Which is greater among the arts, poetry or music? The opera explores that question in an allegorical tale: the Countess (Fleming), is torn between two suitors, the poet Olivier (Russell Braun) and the composer Flamand (Joseph Kaiser).

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Cast

Episode cast overview, first billed only:
...
Countess
Russell Braun ...
Olivier, a poet
Joseph Kaiser ...
Flamand, a composer
Peter Rose ...
La Roche, a theater director
Morten Frank Larsen ...
The Count
Sarah Connolly ...
Clairon, an actress
Barry Banks ...
Italian Singers
Olga Makarina ...
Italian Singers
Michael Devlin ...
The Major-Domo
Bernard Fitch ...
Monsieur Taupe, a prompter
Ronald Naldi ...
Servants
Paul Corona ...
Servants
...
Servants
Christopher Schaldenbrand ...
Servants
Grant Youngblood ...
Servants

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Which is greater among the arts, poetry or music? The opera explores that question in an allegorical tale: the Countess (Fleming), is torn between two suitors, the poet Olivier (Russell Braun) and the composer Flamand (Joseph Kaiser).

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11 February 2012 (Japan)  »

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16:9 HD
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User Reviews

 
Strauss' last opera performed by a great cast in an elegant production
14 March 2012 | by (United Kingdom) – See all my reviews

Capriccio I don't consider Strauss' best opera in the way I do Der Rosenkavalier, and I do prefer marginally Elektra, Salome and Ariadne Auf Naxos as well. However, I do consider it one of his more interesting operas. It is basically a conversation piece opera focusing on the relationship between music and words in opera, performed here at just over two hours with no interval, but what gorgeous music that is so typical of Strauss. Lush orchestration and soaring melodies, all here, though I can understand why some may find Strauss'(and Wagner's) style patience-testing.

This is a very good production. I have more of a fondness for the 1993 production with TeKanawa, Troyanos and Keenlyside, but this is still a Capriccio that ticks almost all the right boxes. Visually, although updated to the 20th century, it looks very elegant and gorgeous. Fleming's costume especially in the final scene is not just eye-catching but she wears it well. The High Definition is splendid, and the camera work generally likewise apart from some of the close ups revealing some facial expressions, including Fleming, that could've been more varied.

Sound is fine, though the orchestra occasionally sounded a bit too distant during the Sextet. Musically, it is wonderful. The orchestra play with such great legato and lushness, and Andrew Davis at the conductor's baton is insightful if at times in need of a lighter touch. The dialogue, with the updated setting, does have an anachronistic feel to it on the other hand, but is very well-delivered by the cast.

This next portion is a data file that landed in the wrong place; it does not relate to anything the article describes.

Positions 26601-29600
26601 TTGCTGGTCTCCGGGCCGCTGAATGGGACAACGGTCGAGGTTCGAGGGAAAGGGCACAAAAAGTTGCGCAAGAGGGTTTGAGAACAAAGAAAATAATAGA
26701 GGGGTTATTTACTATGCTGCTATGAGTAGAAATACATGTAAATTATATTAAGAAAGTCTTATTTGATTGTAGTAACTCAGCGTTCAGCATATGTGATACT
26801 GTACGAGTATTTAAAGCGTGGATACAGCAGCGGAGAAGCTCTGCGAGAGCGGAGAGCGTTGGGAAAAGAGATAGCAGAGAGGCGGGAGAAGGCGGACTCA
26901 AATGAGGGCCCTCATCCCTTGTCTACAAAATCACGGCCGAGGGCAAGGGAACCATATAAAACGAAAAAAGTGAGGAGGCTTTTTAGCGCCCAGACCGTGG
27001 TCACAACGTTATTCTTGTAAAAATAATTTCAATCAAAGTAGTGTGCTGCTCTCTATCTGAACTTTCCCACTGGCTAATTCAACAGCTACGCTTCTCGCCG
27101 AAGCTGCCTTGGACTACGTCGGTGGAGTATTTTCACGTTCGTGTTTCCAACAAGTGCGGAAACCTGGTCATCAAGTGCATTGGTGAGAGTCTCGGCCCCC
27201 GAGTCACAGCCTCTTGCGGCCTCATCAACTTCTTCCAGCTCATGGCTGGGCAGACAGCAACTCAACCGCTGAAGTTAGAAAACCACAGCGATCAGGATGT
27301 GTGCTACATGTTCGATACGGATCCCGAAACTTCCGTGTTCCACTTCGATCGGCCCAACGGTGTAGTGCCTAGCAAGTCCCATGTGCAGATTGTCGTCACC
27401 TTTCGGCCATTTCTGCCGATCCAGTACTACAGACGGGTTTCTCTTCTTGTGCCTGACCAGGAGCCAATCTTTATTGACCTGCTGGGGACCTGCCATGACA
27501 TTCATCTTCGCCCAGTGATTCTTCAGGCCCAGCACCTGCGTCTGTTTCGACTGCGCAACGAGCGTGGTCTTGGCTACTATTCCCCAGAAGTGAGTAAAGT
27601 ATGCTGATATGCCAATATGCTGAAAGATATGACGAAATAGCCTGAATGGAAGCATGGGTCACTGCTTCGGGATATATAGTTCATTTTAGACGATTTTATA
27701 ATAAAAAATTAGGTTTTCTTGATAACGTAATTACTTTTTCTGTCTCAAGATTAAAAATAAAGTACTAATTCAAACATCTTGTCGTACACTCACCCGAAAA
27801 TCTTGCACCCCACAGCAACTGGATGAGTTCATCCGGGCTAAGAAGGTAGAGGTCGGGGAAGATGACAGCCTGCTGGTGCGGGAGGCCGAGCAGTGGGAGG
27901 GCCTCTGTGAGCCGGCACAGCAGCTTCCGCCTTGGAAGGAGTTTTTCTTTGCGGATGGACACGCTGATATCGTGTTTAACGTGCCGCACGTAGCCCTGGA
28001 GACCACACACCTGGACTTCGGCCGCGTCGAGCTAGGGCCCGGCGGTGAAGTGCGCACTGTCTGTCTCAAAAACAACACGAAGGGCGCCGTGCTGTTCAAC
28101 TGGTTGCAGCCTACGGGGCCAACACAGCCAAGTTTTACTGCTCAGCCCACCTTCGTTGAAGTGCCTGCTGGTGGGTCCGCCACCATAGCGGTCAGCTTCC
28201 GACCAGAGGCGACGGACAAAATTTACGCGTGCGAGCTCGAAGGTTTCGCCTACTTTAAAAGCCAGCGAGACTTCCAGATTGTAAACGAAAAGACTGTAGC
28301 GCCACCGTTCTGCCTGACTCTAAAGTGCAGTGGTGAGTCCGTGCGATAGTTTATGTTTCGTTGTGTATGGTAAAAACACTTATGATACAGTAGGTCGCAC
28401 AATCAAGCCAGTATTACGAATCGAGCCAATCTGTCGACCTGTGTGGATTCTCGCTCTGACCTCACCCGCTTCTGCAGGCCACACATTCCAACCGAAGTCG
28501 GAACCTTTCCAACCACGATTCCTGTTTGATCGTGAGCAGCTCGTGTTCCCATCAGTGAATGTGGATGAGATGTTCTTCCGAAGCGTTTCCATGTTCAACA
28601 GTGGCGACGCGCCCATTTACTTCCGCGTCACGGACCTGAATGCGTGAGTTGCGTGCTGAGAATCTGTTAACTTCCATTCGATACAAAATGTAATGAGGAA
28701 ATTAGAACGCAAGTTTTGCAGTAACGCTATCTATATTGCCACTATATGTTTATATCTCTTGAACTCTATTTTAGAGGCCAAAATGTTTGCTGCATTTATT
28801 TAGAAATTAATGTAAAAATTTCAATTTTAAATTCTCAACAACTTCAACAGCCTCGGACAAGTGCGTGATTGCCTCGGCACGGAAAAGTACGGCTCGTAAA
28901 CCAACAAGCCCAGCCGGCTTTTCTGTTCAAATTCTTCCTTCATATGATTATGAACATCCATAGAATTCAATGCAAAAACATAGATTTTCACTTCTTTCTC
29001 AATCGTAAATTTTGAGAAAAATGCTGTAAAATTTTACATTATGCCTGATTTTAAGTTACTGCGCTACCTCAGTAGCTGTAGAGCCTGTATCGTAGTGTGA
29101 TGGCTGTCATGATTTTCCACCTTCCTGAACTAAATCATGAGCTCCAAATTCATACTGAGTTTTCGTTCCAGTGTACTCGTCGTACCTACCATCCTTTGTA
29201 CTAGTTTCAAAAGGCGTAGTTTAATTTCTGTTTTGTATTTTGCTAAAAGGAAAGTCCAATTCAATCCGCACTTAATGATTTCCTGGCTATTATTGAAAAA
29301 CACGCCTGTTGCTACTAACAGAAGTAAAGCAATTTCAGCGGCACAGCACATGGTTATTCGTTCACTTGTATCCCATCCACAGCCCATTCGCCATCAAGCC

Principal singing I cannot fault really. Frank Larsen is the one who least impressed me, now he was still good, his Count- Countess Madeleine's brother- was well-characterised and he sings beautifully, however I would have preferred a stronger voice and there are a couple of close-ups that betray a tendency to over-emote. Sarah Connolly is splendid as the actress Clairon, her voice is not as lush as Troyanos' and I also found Troyanos' performance very poignant(apparently it is one of her last performances before succumbing to cancer), but Connolly's mezzo is firm with a lot of dramatic presence, and the whole performance is witty, sharp and charming.

Which brings me to the characters who personify the opera's main subject, the composer Flamand and the poet Olivier. Russell Braun is a dramatically outstanding if slightly lightweight Olivier, but the surprise was Joseph Kaiser's Flamand. Not that he isn't good, but last time I saw him he was Tamino in Branagh's film of The Magic Flute, which is a different medium and does feel different to singing opera on stage. Kaiser copes very well, he is dashing and ardent and makes the most of the lyrical lines of his music.

That is not to dispute Peter Rose's wonderfully self-important LaRoche, the theatre director, or Olga Makarina and Barry Banks, both ideal casting for the Italian opera singer caricatures.

But the star is Renee Fleming as Countess Madeleine, what a superb performance! Some may find she does slide between notes sometimes, and I do think her Marschallin(Der Rosenkavalier) is more nuanced, but I love the creaminess of her singing and the sincerity and warmth of her acting. The final scene, of which she performed to stunning effect at the Met Opening Night Gala in a dress that was even better than this one, is the creme-De-la-creme of Capriccio, and as well as being an arresting presence on stage Fleming's voice simply soars with ease over the orchestra.

All in all, elegant production with wonderful music and a great cast, especially Fleming. 8/10 Bethany Cox


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